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Is Scion Really Dead?

Update: This story has been confirmed by a press release issued by Toyota. For 2017, the FR-S and iM will be sold by Toyota, while the tC will simply be retired.
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Update: This story has been confirmed by a press release issued by Toyota. For 2017, the FR-S and iM will be sold by Toyota, while the tC will simply be retired. The C-HR concept car presented at the Los Angeles Auto Show will also join the Toyota line-up in the future. All 1,004 Scion dealerships will close their doors and service will be handled by Toyota. Scion employees will be offered jobs at Toyota. 

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Since yesterday, the rumour mill has been buzzing with news that Toyota is eliminating Scion today, 13 years after its creation. The story has been reported by several major publications, but it was first leaked on Carbuzzard.com.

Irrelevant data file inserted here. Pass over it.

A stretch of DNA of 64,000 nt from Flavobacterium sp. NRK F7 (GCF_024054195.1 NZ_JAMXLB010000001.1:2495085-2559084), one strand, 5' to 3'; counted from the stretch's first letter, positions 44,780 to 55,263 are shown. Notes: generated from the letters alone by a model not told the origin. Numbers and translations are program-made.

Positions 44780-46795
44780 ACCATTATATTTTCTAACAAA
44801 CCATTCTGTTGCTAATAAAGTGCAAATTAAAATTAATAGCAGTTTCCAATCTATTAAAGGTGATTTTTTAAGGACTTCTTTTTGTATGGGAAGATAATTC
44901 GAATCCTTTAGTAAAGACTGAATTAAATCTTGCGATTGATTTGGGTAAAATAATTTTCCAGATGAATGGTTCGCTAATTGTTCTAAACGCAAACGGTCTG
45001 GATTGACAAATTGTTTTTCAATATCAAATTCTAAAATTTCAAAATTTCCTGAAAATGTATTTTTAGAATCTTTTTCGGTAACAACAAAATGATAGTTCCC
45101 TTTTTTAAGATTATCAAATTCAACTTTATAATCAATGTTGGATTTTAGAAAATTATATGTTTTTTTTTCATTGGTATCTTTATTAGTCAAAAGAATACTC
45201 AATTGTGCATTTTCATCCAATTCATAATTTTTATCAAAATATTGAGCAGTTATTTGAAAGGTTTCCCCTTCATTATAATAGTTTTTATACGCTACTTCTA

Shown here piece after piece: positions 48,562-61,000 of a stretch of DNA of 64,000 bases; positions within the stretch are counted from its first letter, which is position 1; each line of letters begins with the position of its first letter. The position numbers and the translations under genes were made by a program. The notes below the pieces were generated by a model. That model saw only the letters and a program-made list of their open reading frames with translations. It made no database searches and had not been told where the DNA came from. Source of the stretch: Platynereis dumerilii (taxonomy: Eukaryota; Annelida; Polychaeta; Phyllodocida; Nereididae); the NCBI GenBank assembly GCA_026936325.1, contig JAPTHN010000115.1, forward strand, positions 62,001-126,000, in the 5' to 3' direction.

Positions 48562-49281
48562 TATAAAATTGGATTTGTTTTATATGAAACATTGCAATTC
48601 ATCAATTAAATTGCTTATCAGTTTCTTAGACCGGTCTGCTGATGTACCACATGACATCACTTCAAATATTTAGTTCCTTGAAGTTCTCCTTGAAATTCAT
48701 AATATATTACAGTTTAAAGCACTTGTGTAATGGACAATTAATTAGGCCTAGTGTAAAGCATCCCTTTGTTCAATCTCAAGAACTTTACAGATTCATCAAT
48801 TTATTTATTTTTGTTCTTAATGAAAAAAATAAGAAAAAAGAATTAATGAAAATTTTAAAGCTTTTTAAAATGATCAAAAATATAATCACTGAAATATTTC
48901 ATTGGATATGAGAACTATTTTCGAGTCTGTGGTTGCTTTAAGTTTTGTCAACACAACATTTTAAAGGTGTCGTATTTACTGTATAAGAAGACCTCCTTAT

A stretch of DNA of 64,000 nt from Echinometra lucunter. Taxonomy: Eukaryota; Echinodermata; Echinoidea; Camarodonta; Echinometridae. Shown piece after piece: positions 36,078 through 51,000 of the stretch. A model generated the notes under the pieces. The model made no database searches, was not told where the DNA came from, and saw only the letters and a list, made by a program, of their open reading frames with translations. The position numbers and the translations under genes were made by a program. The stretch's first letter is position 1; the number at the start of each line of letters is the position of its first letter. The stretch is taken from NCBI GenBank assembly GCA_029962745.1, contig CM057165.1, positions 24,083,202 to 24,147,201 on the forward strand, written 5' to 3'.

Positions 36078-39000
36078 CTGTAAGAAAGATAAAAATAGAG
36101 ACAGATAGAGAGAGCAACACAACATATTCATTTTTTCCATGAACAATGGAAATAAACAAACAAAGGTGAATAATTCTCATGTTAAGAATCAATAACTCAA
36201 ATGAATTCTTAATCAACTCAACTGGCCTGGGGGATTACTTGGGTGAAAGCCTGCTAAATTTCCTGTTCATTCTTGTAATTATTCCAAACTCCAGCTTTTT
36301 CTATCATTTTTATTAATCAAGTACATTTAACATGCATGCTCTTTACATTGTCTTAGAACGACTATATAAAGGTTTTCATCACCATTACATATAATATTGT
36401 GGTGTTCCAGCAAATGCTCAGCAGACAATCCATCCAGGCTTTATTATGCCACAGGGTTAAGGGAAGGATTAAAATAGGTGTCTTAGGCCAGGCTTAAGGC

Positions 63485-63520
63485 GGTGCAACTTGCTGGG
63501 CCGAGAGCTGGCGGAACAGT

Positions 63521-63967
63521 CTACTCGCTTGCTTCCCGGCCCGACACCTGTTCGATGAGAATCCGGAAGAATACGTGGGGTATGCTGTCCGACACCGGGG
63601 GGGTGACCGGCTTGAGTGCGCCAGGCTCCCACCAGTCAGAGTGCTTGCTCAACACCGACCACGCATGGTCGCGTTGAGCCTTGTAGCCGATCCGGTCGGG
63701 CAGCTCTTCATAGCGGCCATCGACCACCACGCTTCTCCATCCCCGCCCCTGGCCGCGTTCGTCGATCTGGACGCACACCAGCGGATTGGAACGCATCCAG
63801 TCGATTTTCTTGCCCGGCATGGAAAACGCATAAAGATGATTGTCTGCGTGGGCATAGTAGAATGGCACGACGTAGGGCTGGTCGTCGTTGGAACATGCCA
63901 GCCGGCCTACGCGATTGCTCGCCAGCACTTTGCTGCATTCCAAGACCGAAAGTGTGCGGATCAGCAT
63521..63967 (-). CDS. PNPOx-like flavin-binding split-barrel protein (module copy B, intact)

According to them, Scion employees were informed on Tuesday and the move will be confirmed today by Toyota. 

Launched in 2002 in the U.S. and 2010 in Canada, Toyota’s Scion division targeted a significantly younger clientele. Despite the manufacturer’s efforts to revive the label, sales have steadily declined in recent years. Not even their recent arrivals—the iA (sold in the U.S. only) and the iM—could save it. The other vehicles in the line-up included the tC and FR-S, a sports coupe that borrows its mechanical organs from the Subaru BR-Z. But there’s no question that the brand’s defining vehicle was the xB, whose cube-like shape inspired several others. 

This story joins several similar disappearances so far this year, namely those of the Dodge Dart and Chrysler 200.

  • Scion presented the C-HR concept at the Los Angeles Auto Show
  • An overview of Scion on The Car Guide